The release of the first Philippine Speculative Fiction anthology and the first issue The Digest of Philippine Genre Stories in 2005 made it a banner year for Philippine Speculative Fiction. Combined with the all-fiction magazine Story Philippines and magazines like Philippine Graphic and The Philippine Free Press open to Philippine Speculative Fiction submissions, there were now markets for both exclusive speculative fiction stories as well as Philippine fiction that included such stories.
Looking back at what happened, Yu said that “I’m happy to say that even as early as 3-4 years after the first (DPGS) issue was released, I had been told by readers both young and young-at-heart that they enjoyed reading (DPGS), and that this led them to actively look for more work to read, especially from local writers.”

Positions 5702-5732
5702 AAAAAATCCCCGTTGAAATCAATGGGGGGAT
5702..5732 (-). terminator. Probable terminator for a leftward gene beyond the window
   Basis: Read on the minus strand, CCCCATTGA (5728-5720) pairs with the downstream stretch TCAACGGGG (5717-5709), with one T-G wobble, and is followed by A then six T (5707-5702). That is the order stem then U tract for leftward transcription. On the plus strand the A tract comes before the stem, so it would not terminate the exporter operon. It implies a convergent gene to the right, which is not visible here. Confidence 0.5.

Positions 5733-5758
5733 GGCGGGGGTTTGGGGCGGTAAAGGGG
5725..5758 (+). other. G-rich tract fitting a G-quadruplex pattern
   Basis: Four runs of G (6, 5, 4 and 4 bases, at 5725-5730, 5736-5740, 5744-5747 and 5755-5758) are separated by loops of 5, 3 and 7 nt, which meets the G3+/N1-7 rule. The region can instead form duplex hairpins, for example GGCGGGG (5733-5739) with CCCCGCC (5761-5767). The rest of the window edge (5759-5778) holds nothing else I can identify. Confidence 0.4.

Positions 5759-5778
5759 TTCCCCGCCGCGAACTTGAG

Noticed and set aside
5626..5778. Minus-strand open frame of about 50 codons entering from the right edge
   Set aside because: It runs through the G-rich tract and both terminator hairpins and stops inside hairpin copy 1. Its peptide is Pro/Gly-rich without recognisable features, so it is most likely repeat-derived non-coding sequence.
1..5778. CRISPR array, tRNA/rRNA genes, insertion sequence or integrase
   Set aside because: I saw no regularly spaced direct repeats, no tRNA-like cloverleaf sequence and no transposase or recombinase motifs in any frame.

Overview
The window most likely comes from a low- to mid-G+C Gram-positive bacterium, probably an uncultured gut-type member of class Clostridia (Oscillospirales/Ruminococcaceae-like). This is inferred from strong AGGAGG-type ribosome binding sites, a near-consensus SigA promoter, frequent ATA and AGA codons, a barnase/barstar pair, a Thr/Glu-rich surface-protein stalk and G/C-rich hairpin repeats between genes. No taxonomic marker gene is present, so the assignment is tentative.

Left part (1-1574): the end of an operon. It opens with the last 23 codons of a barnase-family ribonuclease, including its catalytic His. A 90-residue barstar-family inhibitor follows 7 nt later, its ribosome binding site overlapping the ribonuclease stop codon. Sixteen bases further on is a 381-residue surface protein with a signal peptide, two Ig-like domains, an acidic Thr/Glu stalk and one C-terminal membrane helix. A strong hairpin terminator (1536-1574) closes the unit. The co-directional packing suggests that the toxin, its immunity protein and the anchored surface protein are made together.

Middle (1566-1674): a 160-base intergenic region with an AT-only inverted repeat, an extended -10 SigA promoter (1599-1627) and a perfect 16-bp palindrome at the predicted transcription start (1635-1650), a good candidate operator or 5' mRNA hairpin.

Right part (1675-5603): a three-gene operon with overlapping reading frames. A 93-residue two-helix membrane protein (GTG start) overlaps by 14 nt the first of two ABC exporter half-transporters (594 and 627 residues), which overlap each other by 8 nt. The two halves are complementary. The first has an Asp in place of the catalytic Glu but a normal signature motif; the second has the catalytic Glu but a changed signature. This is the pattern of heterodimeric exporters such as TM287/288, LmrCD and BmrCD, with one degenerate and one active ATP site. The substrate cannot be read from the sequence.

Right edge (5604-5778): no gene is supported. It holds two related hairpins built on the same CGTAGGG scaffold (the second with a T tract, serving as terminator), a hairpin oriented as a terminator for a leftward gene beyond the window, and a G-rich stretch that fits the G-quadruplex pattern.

“So, I look back on the experience as worth it, and even with a small readership, I believe I did achieve my goal. And despite the difficulty of being an independent, I look back fondly at all that I went through in getting the print digest out,” he added.
Alfar was also happy with what has happened: “Looking back, we see how much we’ve grown and have yet to grow. While the series and specific stories have garnered critical acclaim (nominations for the Manila Critics’ Circle National Book Award, citations in The Year’s Best Fantasy & Horror, and top prizes in literary competitions such as The Philippines Free Press Literary Awards and the Don Carlos Palanca Memorial Awards for Literature, among others), we continue to be excited most by the fact that more and more writers are producing speculative fiction.”